Also worth checking out is the Korea Culture and Arts Foundation building at Taehak-ro located in the northern part of the city. As with all government-run institutions, its programming can be a mixed bag, but the annual "New Trends in Contemporary Korean Art" exhibition is recommended. Held in the spring, last year's installation included Yang Hae-gue's understated installations commenting on the instability of everyday life and Kim Ki-ra's video, Return, Maria's Song, on the notion that speed is inevitably equated to superiority.
South of the River (Cheongdam-dong and elsewhere)
Lastly, there is that city-within-a-city known ambiguously as Kangnam, or "south of the river." Its limits are for the most part unspecified, as Seoul keeps growing at an exponential rate. The National Museum of Contemporary Art, for example, was built in the 1980s as part of an attempt to develop Kwacheon, then considered the boondocks. Now Kwacheon is part of a thriving mega-metropolitan district that has long since extended its borders, but the programming at MOCA (as the museum is referred to) is as distant and staid as ever.
A number of commercial galleries are located in the exclusive Cheongdam-dong district, as is the POSCO Museum in Daechi-dong, yet another one of Korea's many corporate museums, this one funded by Korea's largest steelmaking concern. The POSCO Museum has had some bright sparks in its programming. But perhaps the most interesting art scene down south can be found at the Kaywon School of Art and Design, which is arguably Korea's most experimental art school, if without the clout of Seoul National University or Hongik University, the country's two dominant schools. Its faculty includes some of the most outspoken critics on the scene, such as Lee Young Chul and Lee Young Jun.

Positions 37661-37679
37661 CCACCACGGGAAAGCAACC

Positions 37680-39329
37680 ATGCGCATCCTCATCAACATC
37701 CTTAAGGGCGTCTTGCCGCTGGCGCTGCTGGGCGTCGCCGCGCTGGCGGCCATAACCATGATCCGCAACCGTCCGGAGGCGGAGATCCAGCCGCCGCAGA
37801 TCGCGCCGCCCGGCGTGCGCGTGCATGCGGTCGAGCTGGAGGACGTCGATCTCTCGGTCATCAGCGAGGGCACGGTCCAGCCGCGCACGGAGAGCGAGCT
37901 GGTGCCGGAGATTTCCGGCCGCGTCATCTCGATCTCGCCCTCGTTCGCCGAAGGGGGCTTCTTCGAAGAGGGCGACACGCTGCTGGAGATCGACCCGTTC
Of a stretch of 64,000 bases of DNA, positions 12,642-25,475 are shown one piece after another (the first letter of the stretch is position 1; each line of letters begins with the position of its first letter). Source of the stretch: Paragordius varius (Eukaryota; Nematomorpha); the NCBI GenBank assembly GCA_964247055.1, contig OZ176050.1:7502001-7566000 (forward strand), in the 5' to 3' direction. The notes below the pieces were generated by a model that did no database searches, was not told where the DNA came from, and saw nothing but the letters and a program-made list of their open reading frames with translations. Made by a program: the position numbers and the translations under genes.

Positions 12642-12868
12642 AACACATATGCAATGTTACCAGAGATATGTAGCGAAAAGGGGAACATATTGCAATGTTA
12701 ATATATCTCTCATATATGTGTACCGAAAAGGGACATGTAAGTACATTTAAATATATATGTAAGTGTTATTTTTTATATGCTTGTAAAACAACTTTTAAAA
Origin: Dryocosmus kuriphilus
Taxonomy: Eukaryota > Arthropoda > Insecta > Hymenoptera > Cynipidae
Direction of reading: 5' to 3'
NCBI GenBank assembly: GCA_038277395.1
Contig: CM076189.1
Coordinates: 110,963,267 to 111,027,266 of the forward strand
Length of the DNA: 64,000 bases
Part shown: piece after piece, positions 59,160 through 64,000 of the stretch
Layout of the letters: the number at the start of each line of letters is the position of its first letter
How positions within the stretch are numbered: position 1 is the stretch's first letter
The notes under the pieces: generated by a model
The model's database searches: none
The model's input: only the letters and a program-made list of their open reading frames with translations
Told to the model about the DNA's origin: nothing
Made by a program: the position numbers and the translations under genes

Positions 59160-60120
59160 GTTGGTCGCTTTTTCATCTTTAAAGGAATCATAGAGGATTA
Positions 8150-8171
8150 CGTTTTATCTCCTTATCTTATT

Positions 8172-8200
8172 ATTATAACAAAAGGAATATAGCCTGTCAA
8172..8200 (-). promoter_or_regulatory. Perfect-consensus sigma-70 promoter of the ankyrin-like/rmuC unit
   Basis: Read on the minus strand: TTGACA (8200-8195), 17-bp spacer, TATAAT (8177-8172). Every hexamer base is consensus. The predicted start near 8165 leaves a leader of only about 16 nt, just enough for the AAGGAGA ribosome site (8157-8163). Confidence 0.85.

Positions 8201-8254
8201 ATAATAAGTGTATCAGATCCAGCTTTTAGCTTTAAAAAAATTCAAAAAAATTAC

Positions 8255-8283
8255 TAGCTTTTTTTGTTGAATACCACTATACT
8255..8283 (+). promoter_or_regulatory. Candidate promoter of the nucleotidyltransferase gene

At present, English-language listings of art shows are few and far between, although the Korea Times occasionally has some good art writing, and the table of contents of Korea's largest and oldest art magazine, Wolgan Misool (also part of the Samsung empire) also has an English version. But with a little digging, interesting works are bound to be in store for intrepid art lovers.
JOAN KEE is a critic based in Hong Kong and Seoul.